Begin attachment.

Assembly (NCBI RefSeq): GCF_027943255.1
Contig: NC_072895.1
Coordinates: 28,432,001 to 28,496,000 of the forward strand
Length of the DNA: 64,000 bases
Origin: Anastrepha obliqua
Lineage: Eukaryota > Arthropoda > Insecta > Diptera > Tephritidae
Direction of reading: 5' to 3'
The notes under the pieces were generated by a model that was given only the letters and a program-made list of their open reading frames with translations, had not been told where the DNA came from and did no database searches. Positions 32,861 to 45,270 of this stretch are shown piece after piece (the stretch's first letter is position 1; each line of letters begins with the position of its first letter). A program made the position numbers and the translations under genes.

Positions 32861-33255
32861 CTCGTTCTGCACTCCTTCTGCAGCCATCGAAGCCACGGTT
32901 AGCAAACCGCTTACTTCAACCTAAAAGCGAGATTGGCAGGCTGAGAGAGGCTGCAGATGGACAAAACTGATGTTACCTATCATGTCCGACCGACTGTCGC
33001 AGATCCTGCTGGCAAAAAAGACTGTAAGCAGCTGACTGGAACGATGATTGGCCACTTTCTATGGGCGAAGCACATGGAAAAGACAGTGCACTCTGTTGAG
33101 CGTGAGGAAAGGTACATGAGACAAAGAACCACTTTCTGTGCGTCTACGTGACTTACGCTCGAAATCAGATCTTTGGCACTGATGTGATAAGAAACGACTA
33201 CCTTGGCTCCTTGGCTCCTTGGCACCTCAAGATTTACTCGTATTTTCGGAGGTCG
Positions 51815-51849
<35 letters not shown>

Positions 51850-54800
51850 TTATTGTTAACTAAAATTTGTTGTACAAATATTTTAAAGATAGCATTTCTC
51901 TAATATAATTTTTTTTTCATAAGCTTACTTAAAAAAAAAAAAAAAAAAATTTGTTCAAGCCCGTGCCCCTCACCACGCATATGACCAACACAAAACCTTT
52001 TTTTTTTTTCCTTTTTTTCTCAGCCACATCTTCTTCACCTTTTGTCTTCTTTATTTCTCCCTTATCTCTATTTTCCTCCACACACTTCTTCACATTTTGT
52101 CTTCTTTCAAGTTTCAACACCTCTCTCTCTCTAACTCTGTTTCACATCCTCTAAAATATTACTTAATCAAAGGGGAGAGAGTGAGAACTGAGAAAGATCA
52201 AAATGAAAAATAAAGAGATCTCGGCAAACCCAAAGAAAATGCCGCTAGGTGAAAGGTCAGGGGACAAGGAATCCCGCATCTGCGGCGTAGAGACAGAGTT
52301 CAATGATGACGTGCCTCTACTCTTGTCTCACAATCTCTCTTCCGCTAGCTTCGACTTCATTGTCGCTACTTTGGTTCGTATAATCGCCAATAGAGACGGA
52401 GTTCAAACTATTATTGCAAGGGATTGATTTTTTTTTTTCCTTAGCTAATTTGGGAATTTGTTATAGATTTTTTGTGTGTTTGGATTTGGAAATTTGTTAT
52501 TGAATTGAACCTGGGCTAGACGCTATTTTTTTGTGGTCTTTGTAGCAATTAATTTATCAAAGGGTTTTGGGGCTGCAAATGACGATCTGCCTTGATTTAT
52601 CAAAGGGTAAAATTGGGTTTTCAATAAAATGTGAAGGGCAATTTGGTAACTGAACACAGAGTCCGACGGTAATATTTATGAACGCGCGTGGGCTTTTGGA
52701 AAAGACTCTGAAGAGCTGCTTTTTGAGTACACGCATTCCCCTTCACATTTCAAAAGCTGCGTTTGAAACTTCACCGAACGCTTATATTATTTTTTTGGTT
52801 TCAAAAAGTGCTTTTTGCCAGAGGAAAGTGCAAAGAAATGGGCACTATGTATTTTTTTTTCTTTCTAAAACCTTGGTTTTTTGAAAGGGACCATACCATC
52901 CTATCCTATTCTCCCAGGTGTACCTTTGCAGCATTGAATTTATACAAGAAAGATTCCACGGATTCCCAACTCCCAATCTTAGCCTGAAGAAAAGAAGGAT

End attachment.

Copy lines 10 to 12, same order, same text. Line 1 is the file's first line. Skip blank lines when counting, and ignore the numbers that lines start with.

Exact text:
32861 CTCGTTCTGCACTCCTTCTGCAGCCATCGAAGCCACGGTT
32901 AGCAAACCGCTTACTTCAACCTAAAAGCGAGATTGGCAGGCTGAGAGAGGCTGCAGATGGACAAAACTGATGTTACCTATCATGTCCGACCGACTGTCGC
33001 AGATCCTGCTGGCAAAAAAGACTGTAAGCAGCTGACTGGAACGATGATTGGCCACTTTCTATGGGCGAAGCACATGGAAAAGACAGTGCACTCTGTTGAG